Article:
Netflix UK TV review: Ozark Season 2
Luke Channell | On 07, Sep 2018Reading time: 4 mins
Despite its pacing issues, Season 1 of Ozark was a dark, broodingly tense crime drama, which saw the Byrde family become embroiled with laundering money for a Mexican drug cartel (read our review here). Ozark’s premise, of an everyman resorting to a life of crime, elicited unhelpful comparisons with the seminal Breaking Bad, but the show’s thrilling conclusion promised higher stakes, as the Byrdes fully assembled their criminal enterprise. Although Ozark Season 2 continues to be an engrossing, well-acted crime drama, it lacks even more humour and urgency than its first outing and becomes a slog to finish.
Last season’s finale saw Marty (Jason Bateman) and Wendy (Laura Linney) establish an agreement between local drug lords the Snells and a Mexican drug cartel run by Omar Navarro: the cartel would become the sole buyer and distributer of the Snells’ heroin, while Marty’s proposed riverboat casino would launder the money generated by the arrangement. What seems to be a win-win deal for all parties was jeopardised when Darlene Snell (Lisa Emery) shot Del (Esai Morales), one of the cartel’s crime lords, when he referred to her family as “rednecks”.
Season 2 picks up in the immediate aftermath of Del’s murder, with Marty struggling to keep peace between both sides. He meets with the cartel’s attorney, Helen (Janet McTeer), who gives him just six months to get the planned casino up and running. The creation of this casino is the season’s main plotline and it forces the Byrdes to get involved in Missouri’s political matters. Wendy’s previous political experience enables her to form a close relationship with influential political donor Charles Wilkes (Darren Goldstein). Any remaining morals go out the window for Marty and Wendy as they use blackmail, bribery and extortion in their bid to obtain legislative permission for their casino. This season also sees the whole family embrace a criminal lifestyle, with Wendy becoming an equal partner to Marty and even the kids, Charlotte (Sofia Hublitz) and Jonah (Skylar Gaertner), getting involved with their parents’ illicit business. Marty and Wendy are no longer normal people caught up in a bad situation; they’re openly awful, morally bankrupt individuals.
Elsewhere, FBI agent Roy Petty (Jason Butler Harner) continues his investigation into the Byrdes, enlisting the help of Blue Cat Lodge owner Rachel (Jordana Spiro) as an informant; the Snell family try to maintain power over the Ozarks as the cartel’s presence in the area increases; and Ruth Langmore (Julia Garner) deals with the release of her aggressive father, Cade (Trevor Long), from prison, while looking after her cousins, and helping Marty manage his criminal activities.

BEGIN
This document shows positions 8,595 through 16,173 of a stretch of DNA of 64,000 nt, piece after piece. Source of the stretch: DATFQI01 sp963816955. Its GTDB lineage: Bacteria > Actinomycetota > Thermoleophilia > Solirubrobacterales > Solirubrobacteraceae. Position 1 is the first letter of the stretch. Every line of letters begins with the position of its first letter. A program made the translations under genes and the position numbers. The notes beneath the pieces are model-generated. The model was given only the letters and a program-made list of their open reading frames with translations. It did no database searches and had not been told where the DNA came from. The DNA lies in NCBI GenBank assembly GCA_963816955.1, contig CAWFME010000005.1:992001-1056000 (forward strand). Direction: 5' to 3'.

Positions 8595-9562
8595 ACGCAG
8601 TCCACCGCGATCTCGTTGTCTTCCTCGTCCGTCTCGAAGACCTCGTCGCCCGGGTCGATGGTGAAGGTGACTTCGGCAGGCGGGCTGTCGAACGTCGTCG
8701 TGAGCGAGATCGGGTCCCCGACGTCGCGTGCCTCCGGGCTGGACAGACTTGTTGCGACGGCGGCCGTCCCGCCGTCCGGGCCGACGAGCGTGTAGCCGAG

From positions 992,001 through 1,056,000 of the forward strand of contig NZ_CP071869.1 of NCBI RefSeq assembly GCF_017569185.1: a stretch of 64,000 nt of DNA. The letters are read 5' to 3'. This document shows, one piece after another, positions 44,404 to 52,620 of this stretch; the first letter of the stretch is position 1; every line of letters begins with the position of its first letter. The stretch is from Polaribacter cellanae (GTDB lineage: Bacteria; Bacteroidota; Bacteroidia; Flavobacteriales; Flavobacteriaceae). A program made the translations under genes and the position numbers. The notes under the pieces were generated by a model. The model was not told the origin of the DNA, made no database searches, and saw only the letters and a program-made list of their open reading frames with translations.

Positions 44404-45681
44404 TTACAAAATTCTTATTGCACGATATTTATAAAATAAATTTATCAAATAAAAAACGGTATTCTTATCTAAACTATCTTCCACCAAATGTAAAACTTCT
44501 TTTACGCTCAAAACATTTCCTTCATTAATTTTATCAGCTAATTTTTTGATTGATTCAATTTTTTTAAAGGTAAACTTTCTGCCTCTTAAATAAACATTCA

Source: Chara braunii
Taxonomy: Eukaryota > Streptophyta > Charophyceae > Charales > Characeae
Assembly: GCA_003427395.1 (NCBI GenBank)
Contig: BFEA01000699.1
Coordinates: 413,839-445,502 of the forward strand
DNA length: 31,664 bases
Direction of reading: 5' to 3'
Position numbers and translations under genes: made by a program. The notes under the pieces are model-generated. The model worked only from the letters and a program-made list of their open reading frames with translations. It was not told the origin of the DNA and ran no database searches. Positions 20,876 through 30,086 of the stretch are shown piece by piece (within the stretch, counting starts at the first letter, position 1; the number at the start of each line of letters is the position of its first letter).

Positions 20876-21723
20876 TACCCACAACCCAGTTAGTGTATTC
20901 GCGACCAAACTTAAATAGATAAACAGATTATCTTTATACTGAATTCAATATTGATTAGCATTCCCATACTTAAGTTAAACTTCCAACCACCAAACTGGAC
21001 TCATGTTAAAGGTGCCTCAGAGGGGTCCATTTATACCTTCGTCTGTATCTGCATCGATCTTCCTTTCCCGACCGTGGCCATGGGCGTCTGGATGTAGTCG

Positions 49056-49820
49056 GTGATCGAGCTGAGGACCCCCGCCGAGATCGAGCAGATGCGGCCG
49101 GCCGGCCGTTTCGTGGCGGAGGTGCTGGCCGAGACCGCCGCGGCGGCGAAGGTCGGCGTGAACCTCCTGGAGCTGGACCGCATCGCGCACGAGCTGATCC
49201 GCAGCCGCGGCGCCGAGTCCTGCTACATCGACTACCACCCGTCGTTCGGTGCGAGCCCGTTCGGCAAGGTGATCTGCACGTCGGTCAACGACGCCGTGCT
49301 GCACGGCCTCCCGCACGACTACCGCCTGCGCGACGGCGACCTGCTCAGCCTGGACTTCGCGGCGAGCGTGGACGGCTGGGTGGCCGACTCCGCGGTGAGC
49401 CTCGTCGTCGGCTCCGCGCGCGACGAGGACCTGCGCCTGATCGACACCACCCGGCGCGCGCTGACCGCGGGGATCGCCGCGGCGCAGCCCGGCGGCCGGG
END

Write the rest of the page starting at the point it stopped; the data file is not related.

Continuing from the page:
Once again, Garner is the shining light of the show, delivering a powerhouse performance that really shows off her phenomenal range. In a season that really puts Ruth through the wringer, Garner compellingly conveys a no-nonsense fearlessness along with a touching vulnerability. Ruth’s endeavour to get her cousin Wyatt (Charlie Tahan) to attend university and avoid a life of crime is Ozark’s most emotionally involving and poignant arc. Her volatile relationship with her brutish father, who continually seeks to turn her against Marty, is also a source for some of the season’s most affecting, tense moments.
Bateman puts in reliably good work and Linney plays Wendy superbly, as she ruthlessly adopts her criminal duties. Yet, despite their strong performances, it becomes increasingly difficult to root for such unlikeable, insidious characters. There are no persuasive, fast-talking pleas from Bateman, which proved a highlight of last season, and little to actually admire or connect with in these characters. This isn’t helped by a relentlessly dour tone – Season 1 had a streak of black comedy running through it, but there’s no such moments of relief this time around. With next to no laughs, coupled with an unceasingly bleak aesthetic, Ozark’s depressingly grim approach becomes laborious.
Ozark ventures into darker terrain with plenty of jarring violence, one particularly hard-hitting torture scene and major character deaths, yet these events do little to push the plot forward. As seems to be the case for most of Netflix’s original drama series, Ozark Season 2 is simply too long, with the majority of episodes needlessly exceeding the 60-minute mark. While the main casino narrative has enough twists and turns to remain engaging, it could have been delivered a lot more succinctly.
One newcomer who does enliven proceedings is McTeer, who portrays cartel attorney Helen with a captivating menace and composure. She’s an enthralling presence and is one of the few characters who actually gives the narrative momentum through her threatening, antagonistic behaviour – it’s just a shame she only receives a limited amount of screen time.
Ozark’s sophomore outing is even more bloated and bleak than its preceding season. It’s once again salvaged by an absorbing, multi-layered performance from Julia Garner, but, after a rather bland season, it’s unclear where Ozark can possibly go from here.
Ozark: Season 1 and 2 is available on Netflix UK, as part of an £8.99 monthly subscription.